Mad Max (1979) (R)

















Set in the not too distant future, "Mad Max" employs a liberal amount of car chases and crazy psychopaths to ensure you get the point—don't. freakin'. mess. with. Mel. Gibson.
Naturally, the plot is much more sophisticated than that and the style verges on surrealist on more than one occasion; but that's what it all boils down to if you're looking in with a severely critical gaze. What you don't see then is the fact that "Mad Max" is a terrifically entertaining.
The movie begins with a riveting car chase between a crazy dude who calls himself Nightrider" and the law. These cops are super cool and not to be trifled with. They all wear leather, ride fast, and live dangerously. But this guy they are chasing has them topped on the insane factor by at least ten. So our title character is called in to stop the man...and he does...because he's the title character.
Max is played by Mel Gibson who turns in an average performance for an average character. Whether you like him or not, you can't deny that Gibson is extremely talented; but this isn't one of his stronger performances.
So Nightrider gets it right in the fender...and that's putting it nicely. To be more technical, there's not much of him left for an autopsy.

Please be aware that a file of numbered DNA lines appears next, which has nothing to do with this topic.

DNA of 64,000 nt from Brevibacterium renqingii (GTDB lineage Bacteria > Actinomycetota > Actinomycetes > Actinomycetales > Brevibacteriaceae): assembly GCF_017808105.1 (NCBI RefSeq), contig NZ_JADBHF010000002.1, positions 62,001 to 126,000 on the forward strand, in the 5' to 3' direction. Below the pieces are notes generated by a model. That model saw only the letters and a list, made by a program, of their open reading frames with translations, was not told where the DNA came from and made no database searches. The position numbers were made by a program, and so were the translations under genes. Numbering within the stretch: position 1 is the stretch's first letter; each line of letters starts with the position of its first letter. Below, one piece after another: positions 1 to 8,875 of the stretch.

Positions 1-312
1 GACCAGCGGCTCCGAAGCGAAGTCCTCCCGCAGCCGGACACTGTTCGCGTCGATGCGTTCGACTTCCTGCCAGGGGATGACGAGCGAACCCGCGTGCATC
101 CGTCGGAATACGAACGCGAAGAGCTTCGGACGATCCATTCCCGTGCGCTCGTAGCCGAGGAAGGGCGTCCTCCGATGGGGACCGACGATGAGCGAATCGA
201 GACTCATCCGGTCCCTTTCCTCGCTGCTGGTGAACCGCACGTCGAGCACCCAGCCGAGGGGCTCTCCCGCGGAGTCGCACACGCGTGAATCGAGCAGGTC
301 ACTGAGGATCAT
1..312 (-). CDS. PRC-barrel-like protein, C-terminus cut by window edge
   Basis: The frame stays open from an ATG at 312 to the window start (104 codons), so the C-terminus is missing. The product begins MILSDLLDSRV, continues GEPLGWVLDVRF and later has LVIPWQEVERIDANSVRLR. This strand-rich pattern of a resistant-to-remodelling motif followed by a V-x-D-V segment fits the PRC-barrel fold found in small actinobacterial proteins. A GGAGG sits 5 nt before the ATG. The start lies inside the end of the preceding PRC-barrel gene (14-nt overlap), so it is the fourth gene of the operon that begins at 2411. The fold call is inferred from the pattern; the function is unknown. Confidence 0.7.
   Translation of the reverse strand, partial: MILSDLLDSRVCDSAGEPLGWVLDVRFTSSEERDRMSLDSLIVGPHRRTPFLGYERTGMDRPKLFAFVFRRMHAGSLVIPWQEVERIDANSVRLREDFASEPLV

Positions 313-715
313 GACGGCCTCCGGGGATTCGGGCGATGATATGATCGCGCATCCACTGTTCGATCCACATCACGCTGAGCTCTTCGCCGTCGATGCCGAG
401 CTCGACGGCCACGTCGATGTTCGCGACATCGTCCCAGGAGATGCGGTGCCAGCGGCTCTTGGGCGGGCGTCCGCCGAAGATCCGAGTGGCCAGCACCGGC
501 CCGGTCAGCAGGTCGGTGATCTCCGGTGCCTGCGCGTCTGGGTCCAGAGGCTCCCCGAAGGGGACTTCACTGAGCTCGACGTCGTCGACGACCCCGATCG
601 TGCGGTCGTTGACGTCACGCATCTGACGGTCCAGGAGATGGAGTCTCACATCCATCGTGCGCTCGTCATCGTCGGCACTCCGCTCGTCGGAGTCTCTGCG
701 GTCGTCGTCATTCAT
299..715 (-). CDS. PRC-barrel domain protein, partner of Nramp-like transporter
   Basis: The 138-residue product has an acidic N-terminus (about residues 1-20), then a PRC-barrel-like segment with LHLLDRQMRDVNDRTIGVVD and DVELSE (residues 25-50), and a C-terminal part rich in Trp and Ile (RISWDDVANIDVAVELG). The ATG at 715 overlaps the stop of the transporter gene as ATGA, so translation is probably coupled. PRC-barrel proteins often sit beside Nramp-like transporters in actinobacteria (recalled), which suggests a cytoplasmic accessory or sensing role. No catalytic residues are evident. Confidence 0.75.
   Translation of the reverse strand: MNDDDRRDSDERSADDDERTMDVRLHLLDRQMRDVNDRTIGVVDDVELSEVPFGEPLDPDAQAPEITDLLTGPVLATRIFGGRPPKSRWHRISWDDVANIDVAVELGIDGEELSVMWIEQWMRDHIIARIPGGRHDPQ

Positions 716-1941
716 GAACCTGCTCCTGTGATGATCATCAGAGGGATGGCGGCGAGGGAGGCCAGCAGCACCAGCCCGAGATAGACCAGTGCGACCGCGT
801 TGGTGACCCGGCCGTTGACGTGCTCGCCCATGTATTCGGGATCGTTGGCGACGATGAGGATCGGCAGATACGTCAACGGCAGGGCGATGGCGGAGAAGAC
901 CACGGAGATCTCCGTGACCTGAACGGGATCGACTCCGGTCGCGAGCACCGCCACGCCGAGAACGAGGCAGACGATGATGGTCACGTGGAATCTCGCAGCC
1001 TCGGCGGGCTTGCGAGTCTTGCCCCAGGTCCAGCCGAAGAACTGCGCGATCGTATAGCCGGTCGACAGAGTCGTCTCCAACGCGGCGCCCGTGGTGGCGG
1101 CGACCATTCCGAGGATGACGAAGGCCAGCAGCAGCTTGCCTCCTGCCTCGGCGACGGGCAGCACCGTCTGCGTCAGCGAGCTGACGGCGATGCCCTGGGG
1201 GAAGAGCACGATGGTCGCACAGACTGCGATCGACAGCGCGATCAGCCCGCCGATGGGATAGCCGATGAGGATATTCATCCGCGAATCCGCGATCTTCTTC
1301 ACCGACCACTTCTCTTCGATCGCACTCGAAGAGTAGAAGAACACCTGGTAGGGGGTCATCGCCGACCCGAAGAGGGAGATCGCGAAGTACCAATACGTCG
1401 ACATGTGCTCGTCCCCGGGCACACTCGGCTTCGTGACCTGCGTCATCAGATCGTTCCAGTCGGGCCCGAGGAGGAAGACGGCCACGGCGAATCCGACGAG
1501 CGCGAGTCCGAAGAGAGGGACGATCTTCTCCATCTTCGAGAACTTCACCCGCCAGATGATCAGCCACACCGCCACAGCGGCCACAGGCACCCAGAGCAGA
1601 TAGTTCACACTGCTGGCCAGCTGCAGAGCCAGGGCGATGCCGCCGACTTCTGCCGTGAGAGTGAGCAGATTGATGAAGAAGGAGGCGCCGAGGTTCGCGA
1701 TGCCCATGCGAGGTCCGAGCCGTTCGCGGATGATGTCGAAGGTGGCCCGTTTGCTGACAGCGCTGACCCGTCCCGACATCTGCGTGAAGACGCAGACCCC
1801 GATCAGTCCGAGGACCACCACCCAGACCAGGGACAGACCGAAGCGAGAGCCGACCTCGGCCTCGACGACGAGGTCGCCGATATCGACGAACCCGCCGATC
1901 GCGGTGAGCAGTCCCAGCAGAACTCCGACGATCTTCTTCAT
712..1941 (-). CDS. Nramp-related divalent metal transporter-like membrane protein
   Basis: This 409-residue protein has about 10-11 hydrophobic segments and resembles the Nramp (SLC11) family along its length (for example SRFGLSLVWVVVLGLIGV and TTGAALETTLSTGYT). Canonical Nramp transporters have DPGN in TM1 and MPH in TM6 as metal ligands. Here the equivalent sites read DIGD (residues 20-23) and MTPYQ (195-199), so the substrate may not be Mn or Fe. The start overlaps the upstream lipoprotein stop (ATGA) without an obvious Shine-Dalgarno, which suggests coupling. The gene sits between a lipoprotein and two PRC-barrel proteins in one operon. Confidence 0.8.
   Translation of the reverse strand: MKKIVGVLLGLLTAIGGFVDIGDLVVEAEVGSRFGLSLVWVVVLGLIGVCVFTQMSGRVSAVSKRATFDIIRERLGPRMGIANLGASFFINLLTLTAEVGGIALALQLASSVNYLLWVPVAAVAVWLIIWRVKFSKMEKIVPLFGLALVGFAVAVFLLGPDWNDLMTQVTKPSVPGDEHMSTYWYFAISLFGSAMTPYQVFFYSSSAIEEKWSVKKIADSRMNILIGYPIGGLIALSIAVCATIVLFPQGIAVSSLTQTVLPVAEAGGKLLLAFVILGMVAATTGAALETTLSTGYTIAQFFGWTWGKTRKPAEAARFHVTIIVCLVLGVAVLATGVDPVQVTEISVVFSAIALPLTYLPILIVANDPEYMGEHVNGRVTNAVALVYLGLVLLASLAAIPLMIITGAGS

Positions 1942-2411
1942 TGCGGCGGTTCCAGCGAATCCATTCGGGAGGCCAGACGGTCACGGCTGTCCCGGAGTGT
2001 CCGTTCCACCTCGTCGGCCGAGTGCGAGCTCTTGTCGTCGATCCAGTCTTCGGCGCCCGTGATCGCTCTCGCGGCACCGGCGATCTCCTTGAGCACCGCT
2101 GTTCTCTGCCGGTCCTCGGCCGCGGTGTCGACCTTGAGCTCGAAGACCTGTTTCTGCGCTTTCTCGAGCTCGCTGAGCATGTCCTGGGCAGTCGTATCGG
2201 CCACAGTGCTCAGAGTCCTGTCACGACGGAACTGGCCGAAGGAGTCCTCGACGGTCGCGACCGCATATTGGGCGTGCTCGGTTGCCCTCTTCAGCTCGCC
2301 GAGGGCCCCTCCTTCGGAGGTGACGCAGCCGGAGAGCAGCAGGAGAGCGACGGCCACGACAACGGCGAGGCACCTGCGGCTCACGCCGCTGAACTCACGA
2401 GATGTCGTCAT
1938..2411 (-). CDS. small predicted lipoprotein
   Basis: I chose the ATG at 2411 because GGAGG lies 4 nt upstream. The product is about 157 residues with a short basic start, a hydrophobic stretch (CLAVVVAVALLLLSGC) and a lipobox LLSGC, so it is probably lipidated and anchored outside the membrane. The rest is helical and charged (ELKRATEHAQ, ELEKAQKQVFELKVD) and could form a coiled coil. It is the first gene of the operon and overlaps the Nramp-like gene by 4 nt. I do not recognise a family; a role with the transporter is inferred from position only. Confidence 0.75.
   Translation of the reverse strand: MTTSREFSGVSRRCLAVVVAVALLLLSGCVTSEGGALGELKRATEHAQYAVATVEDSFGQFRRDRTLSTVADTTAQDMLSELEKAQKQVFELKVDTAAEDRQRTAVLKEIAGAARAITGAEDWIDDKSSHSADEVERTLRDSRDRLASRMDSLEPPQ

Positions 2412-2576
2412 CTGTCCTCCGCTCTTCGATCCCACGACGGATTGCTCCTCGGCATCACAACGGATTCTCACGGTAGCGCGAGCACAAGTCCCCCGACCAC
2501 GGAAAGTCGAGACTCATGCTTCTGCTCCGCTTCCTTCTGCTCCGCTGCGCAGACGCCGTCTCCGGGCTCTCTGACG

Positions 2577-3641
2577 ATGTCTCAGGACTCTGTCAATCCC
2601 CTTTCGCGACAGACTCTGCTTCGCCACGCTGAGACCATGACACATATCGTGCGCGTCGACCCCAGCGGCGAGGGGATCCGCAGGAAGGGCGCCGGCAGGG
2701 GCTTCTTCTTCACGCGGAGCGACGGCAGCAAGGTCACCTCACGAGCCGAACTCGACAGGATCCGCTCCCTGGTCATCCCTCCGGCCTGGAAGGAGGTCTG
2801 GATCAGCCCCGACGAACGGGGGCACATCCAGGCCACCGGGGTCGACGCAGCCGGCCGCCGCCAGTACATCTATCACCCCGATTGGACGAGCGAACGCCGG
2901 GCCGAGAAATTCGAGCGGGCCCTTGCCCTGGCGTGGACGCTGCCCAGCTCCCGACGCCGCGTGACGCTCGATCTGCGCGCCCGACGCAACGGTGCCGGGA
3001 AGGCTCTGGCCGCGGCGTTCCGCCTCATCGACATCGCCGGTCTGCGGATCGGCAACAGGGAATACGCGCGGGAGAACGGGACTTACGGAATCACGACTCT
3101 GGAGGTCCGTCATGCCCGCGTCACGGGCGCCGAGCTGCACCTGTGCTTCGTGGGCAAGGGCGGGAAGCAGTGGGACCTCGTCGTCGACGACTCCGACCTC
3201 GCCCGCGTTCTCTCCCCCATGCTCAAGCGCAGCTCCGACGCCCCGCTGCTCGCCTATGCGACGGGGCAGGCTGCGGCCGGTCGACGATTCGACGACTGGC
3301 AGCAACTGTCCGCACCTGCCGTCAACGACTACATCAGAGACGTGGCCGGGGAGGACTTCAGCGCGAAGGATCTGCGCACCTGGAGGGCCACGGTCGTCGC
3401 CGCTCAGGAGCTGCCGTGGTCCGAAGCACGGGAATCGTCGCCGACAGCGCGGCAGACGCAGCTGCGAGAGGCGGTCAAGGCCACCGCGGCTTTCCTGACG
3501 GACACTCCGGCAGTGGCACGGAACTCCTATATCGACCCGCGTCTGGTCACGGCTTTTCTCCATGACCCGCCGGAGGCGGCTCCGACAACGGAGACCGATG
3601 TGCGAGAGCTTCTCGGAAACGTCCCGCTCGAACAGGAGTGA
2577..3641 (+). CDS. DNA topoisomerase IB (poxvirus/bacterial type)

Enter a group of bikers, and you know their bad because of the screech-fest of violins accompanying their arrival and the fact that they're bikers. These men are hell-bent on revenge for Nightrider's death; but they don't really know who killed him. They seem more interested in hunting down one of the Max's co-officers, a man named Goose.
The biker rebel group is led by Supreme Crazy-Man, who calls himself "Toecutter".
Really? That's what you're going with?
Besides having a terrible name, Toecutter depends on the allegiance of his men who all seem way too happy to sign their life away to a lunatic. I'm harping on the insane thing, but that's because every person in "Mad Max" is pretty crazy.
For being not as creepy as he should have been "Mad Max" earns minus points for a bad villain—here the problem is clearly seen.
The movie doesn't have a great villain, doesn't have a great hero, and doesn't have a good plot. Essentially we are just given two characters who hate each other so that we can zoom from one epic chase scene to the next. The stunts are amazing and elevate the movie from "somewhat-entertaining-drivel" to "wow-that's-cool".
I liked how "Mad Max" looked, it was almost like "Brazil" in the way that it was unapologetic about its style and it seemed to tip over into a genre by itself on many occasions.
Most people view this film as a revenge movie; but I don't. It's not until nearly the end that Max goes on a rampage of revenge...the rest of the time is him trying to evade the coming onslaught of bikers and death—holding his family close, oblivious to the peril that faces him.
The motivations are weak, the acting is so-so.
But "Mad Max" gives way to incredible action. It's unadulterated and spine-tingling good.
There's not much to be said about the movie...it's a great lot of fun and—in the end—it's quite shallow.








Score: 3 out of 4 stars

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